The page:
Mother Lily used to visit the studios of Sampaguita Pictures and LVN Pictures just to see her beloved movie stars. After marrying her husband, Leonardo “Remy” Monteverde, she made it a point to pursue her dream. She worked for her father-in-law in 1961 for P200 a day. When she saved enough money, she bought two popcorn machines (for P1,500 each) and installed it at Cherry Foodarama in Mandaluyong and in Podmon Theater in Sta. Cruz, Manila.

With so many moviegoers at that time, her popcorn machine earned well. She later earned almost P7,000 – an already big amount at that time. Soon enough, she bought the screening rights to the Hollywood film, “All Mind To Give”, which doubled her income after earning P50,000 within half a month of its screening.

Her business continued on. Lily and her husband then went to the US and Europe to buy more film rights. She also produced Filipino films such as the 1976 box office hit “Kayod Sa Umaga, Kayod Sa Gabi,” starring Elizabeth Oropesa and Gina Pareño, which grossed about P4 million.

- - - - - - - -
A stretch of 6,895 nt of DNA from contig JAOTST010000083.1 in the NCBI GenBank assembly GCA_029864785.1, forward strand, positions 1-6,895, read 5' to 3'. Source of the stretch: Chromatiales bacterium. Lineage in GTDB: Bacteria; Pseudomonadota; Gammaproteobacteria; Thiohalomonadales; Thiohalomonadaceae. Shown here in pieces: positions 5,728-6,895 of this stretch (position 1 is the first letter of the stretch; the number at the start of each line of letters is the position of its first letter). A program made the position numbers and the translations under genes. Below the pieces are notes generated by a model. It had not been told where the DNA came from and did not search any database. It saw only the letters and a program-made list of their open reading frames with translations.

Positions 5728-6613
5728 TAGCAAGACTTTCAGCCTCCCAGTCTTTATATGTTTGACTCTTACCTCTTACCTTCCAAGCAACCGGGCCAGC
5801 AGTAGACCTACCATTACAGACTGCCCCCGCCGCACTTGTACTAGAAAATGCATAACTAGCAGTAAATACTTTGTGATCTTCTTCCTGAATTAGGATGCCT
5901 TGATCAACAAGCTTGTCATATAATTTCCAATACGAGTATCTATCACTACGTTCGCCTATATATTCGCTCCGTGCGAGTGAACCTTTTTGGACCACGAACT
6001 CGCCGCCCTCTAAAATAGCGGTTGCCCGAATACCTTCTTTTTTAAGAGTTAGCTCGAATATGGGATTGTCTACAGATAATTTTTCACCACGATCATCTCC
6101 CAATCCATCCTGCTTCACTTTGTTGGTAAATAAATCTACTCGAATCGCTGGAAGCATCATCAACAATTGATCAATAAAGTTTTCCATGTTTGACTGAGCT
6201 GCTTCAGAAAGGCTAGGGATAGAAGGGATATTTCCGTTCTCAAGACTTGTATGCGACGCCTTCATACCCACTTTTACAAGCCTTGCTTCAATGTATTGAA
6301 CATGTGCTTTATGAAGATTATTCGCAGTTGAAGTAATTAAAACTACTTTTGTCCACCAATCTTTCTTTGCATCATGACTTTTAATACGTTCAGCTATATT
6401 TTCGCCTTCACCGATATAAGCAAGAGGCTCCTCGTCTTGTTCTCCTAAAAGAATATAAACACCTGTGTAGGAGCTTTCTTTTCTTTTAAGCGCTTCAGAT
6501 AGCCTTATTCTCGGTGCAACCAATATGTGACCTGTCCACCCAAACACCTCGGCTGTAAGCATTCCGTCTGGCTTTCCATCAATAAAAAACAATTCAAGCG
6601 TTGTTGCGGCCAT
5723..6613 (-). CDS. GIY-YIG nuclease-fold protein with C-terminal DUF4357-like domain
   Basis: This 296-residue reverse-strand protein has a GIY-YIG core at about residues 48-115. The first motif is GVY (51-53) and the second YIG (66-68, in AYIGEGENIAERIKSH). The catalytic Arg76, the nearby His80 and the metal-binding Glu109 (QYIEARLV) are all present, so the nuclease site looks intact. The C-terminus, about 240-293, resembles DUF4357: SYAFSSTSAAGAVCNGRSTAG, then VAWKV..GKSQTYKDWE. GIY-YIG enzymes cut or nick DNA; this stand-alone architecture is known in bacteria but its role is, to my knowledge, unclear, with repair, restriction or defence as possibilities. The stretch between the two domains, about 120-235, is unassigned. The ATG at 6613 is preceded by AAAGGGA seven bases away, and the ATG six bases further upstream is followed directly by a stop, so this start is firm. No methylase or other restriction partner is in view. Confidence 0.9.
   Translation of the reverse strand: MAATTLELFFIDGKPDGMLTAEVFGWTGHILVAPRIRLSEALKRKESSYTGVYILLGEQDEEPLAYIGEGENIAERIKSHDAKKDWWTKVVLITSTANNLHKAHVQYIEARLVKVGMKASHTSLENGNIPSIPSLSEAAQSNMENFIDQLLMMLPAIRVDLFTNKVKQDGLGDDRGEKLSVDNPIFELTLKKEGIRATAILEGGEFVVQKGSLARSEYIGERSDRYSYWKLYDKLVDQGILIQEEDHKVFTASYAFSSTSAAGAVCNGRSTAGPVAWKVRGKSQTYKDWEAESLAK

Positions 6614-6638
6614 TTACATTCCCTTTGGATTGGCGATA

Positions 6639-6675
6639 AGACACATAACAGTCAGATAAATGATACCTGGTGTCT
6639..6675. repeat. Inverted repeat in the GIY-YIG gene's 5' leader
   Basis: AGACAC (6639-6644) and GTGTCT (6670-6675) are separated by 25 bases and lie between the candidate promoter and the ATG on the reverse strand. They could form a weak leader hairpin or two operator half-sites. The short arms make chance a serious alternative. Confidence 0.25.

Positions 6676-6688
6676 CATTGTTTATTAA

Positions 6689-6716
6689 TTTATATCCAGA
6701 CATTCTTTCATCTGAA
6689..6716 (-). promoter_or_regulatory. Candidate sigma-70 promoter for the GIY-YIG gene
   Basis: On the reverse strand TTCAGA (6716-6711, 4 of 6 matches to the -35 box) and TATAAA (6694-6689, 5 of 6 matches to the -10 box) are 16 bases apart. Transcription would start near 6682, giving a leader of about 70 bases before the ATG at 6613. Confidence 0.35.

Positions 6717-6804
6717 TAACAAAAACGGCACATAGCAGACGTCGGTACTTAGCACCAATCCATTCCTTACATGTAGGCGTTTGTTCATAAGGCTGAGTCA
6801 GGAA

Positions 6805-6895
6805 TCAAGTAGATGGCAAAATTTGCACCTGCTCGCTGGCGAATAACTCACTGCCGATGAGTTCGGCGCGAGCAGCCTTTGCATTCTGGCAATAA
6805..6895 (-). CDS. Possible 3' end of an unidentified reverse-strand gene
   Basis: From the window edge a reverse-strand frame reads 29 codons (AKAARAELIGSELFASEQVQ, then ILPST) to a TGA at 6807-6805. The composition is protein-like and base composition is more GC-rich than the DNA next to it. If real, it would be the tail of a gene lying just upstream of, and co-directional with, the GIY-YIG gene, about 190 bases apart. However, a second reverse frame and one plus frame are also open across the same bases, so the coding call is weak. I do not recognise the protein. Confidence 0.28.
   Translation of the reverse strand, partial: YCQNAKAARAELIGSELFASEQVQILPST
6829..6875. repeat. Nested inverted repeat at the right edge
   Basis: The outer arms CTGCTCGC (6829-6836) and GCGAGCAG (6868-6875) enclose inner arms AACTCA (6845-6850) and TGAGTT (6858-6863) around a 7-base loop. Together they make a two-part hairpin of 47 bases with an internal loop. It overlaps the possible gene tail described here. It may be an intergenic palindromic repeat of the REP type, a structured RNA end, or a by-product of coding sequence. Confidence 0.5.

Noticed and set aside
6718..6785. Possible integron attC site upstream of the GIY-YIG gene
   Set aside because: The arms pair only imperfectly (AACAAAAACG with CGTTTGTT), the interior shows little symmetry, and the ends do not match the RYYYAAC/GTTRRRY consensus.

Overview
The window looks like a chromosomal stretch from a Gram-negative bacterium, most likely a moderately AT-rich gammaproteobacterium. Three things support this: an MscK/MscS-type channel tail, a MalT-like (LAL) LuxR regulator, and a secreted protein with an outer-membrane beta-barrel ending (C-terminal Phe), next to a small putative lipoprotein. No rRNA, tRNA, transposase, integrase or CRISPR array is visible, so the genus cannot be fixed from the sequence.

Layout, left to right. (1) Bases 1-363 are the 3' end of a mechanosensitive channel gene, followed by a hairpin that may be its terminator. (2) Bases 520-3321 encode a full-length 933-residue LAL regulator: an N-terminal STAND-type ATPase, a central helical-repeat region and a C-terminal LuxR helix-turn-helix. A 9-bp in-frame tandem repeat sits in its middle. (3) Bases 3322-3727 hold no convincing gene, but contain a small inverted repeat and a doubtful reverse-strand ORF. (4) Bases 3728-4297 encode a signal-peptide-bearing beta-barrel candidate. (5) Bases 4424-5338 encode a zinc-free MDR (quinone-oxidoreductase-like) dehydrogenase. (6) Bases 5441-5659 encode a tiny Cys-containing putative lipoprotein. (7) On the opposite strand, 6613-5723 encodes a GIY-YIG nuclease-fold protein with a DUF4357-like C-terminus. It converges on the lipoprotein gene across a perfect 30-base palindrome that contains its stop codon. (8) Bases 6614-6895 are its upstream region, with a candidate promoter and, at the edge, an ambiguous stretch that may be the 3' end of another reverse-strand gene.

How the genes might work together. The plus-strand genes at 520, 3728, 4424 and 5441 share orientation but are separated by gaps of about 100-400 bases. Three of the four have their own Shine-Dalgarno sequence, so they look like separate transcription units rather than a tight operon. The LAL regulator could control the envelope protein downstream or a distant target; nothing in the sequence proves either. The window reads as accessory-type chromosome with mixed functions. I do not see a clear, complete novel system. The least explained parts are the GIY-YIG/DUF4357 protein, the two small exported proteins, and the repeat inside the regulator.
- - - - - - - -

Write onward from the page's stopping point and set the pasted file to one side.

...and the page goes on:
With all her income, she then created Regal Films, the film and entertainment firm that gave rise to all known stars today.

Photo courtesy of Philippine Showbiz Republic

Success isn’t impossible as long as you’re doing what it takes to arrive at that goal. Persistence, dedication, and wit are just few of the qualities you need to have in order to become big in your business.

But having the right personal qualities doesn’t always guarantee success. You also need a solid business plan that will serve a foundation for all your business steps.

So start studying how to make a good business plan now. Who knows, your story might one day became an inspiration to others, too.

Photo courtesy of Sean Pollock at StockSnap.io